Sunday 18 March 2018

EU will discuss crisis mechanism as ECB grapples with banks

European Union leaders will this week discuss the creation of a permanent mechanism to shore up over-indebted countries as the European Central Bank tries to hammer out plans to aid the region’s weakest lenders.

At a summit in Brussels on December 16 and 17, the group will confront investor skepticism about its readiness to stem a sovereign-debt crisis that led to bailouts for Greece and Ireland and threatens to spread.

Spain’s 10-year bonds fell for the past five sessions and the nation will further test investor appetite for its debt when it sells bonds this week.

“I don’t think there’s anything they can come up with to settle things down right away,” said David Owen, chief European economist at Jefferies International Ltd in London.

“The problems will continue. Markets are very much focusing on the first few weeks of next year when not only sovereigns but banks need to go to the market for a lot of financing.”

German Finance Minister Wolfgang Schaeuble told ARD Television yesterday he expects an EU agreement on a permanent crisis facility.

Meanwhile ECB officials are focusing on how to reduce banks’ reliance on emergency liquidity measures, according to comments last week by Governing Council members Mario Draghi and Yves Mersch.

EU officials are considering measures that would allow the region’s rescue fund to buy bonds of distressed governments, the Financial Times reported today, citing people involved in the meetings. They are also considering allowing short-term credit lines to nations struggling to borrow but not in need of bailouts, the paper said.

Merkel’s comments

German and French leaders have pledged to do whatever is necessary to defend the currency. The euro’s survival is “non- negotiable,” requiring budget vigilance and closer economic cooperation to overcome “structural weaknesses” within the region, German Chancellor Angel Merkel and French President Nicolas Sarkozy said on December 10 after a meeting in the German town of Freiburg.

Spanish bonds may fall this week in the run-up to the summit amid speculation auctions may underscore rising concern Europe’s debt crisis is deepening. The nation is due to sell bonds maturing in 2020 and 2025 on December 16.

Investors may also focus on Italy, where Prime Minister Silvio Berlusconi faces a no-confidence vote. Lawmakers in Rome begin debating a no-confidence motion at 9am and the voting, scheduled for tomorrow, will determine whether Italy’s richest man can sustain his government, whose term still has two years.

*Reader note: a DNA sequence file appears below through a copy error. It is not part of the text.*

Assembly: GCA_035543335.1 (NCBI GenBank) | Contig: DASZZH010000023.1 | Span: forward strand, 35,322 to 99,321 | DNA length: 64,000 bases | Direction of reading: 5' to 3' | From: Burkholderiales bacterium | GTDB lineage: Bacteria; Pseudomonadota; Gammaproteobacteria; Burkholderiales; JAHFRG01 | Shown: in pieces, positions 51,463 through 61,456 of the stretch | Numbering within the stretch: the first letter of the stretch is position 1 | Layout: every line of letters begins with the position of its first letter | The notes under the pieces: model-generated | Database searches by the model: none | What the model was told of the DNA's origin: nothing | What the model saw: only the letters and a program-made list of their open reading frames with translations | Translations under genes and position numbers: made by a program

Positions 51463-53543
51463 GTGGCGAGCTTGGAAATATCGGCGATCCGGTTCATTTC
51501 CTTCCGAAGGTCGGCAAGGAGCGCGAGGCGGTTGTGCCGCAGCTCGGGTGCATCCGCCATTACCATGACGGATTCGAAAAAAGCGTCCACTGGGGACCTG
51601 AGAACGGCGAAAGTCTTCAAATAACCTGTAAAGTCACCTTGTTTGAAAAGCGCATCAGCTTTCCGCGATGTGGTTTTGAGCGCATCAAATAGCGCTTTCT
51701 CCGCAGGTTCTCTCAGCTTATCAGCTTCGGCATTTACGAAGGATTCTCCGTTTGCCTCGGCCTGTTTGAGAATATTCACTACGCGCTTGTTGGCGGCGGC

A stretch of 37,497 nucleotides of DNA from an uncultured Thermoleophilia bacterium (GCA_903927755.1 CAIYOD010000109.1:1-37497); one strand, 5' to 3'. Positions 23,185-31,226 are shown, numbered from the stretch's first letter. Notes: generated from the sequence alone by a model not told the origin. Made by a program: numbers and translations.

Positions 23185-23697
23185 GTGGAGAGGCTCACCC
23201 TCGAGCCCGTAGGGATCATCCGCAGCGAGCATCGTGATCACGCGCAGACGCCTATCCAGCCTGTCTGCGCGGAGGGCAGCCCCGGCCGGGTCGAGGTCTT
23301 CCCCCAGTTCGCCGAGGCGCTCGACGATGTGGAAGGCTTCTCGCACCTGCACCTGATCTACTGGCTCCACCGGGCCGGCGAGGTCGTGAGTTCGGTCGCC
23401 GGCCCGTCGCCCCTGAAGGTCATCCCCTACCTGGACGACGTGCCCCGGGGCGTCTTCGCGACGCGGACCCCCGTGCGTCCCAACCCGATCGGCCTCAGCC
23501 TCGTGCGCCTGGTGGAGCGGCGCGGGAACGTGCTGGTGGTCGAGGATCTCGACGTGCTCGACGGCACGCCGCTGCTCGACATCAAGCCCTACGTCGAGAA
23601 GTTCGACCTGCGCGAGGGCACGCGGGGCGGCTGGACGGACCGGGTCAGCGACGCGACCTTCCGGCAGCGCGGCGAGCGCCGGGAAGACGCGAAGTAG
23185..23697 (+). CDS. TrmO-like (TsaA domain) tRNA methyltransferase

The yield premium on Italy’s 10-year debt over comparable German bunds more than doubled this year, reaching a euro-era high of 212 basis points November 30. It ended last week at 160 basis points.

Perception of Italy

“Italy needs to be looked at carefully,” said Owen, who noted that with debt equivalent to 116pc of output as a concern. The reality is that “if the markets perceive that Italy has a problem, then Italy has a problem.”

A sovereign default in Europe could throw the entire region back into recession, Ernst & Young said in a report released today.

“The euro zone’s political leadership is confronted with an existential challenge to the well-being” of the region, Ernst & Young Partner Mark Otty wrote.

Any further spreading of the debt crisis may increase pressure on the ECB to step up its bond-purchase program.

“The problem is that that various parties with the ECB are very reluctant to do that,” Owen said. “The question is whether events will overtake them.”

ECB officials are discussing measures to deal with banks overly reliant on central-bank funding, Governing Council member Mario Draghi said last week.

The ECB is debating “concrete proposals” for such banks, Draghi said, according to the Financial Times. Such steps would be part of the ECB’s exit strategy, he told the paper.

“We clearly have the phenomenon that some banks are dependent on ECB refinancing,” Governing Council member Yves Mersch, who is also head of Luxembourg’s central bank, told Neue Zuercher Zeitung in an interview published December 11. “This is being worked on at the moment and we will probably present a solution at one of our next meetings.”


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